Weiss Ratings Puts These 4 Cryptocurrency Tokens on the Should be Avoided List
4 Cryptos to Avoid
The decision of which cryptocurrency to invest in is a big one. The technology is constantly evolving and its popularity is accelerating, and with that comes more innovations. For instance, Ethereum led to the development of smart contract platforms, NEO, EOS, and Cardano have produced more speed and governance.
Likewise, there has been a growth in “new and innovative” cryptocurrencies that seem to be nothing short of copycat regurgitation of earlier projects.
As a result, Weiss Cryptocurrency Ratings, which can be found on another platform, can be helpful for investors. The rating provides objective measures that distinguish positive projects from the mediocre ones. There are four projects that have received a “D” rating this week, which are Aurora Chain, Bitcoin Diamond, Credits, and Mixin. Very few cryptocurrencies have managed to receive the coveted “A” rating – two continuous projects that do so though are Bitcoin and EOS.
Back to the poorly-rated projects of this week though. Here is an overview as to why they were rated so poorly.
Aurora Chain (AOA)
Aurora Chain is 75th in market capitalization among 2,000 cryptos in the rating database. The rating shows that here are some investors who are interested, but there are also some red flags that people should be aware of. For example, the crypto has a consensus algorithm that is a delegated proof-of-stake plus byzantine fault tolerance – though this may seem to be a unique combination, it isn’t. Second, the project’s whitepaper reiterates information that may have dubious sources. Third, the platform’s programmers and developers are not identified by name on the platform’s website. Fourth, the crypto does not have a code, there are sparse metrics, and the coin is listed on as ingle exchange, which makes it difficult to trade.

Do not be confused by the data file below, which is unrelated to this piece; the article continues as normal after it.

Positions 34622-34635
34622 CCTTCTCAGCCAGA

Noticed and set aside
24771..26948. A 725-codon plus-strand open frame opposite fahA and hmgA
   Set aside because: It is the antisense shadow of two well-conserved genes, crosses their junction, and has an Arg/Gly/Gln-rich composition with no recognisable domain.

Bitcoin Diamond (BCD)
Bitcoin Diamond seems to have been established in late 2017 when the market was at its best. The platform released an open-source Bitcoin code and hyped the coin as the “next big thing.” Even though investors jumped in, the platform seems to have not made much improvements. Rather, the platform increased its coin’s maximum supply from Bitcoin’s 21 million to 210 million under the likely false premise that higher token supply may lead to it being used in ordinary transactions other than bitcoin. Further, the platform established an algorithm that was meant to prevent mining companies from developing specialized hardware – but the patch was actually just temporary. Further, there is a very small community of users and developer support is just about nonexistent.
Credits’s developers claim that it can do a million transactions per second. Based on the evidence though, this does not seem to be true. The platform also provides no indication as to how it will meet its speed goals. Other red flags include busted encryption and that it has a “groundbreaking new consensus algorithm” – which it does not. The platform has an algorithm very similar to that of EOS, Steem, Ark, and Cardano. The platform also tends to use a great deal of buzz words to build hype, which makes it a bit shady.
Finally, Mixin’s developers claim to have a solution for almost every issue that impacts cryptocurrencies and they also have noted that they intend to develop a decentralized exchange that can trade any cryptocurrency asset for another. Those who have taken a closer look have noted that the platform’s dApp that was meant to be connected to the Mixin network does not work, the platform’s whitepaper does not feature technical details on how the crypto will be developed, and GitHub, which is where many developers publish and upgrade code, features no references to Mixin’s code that the whitepaper describes.
Ultimately, these are considerations to take into account for anyone looking at these cryptocurrencies.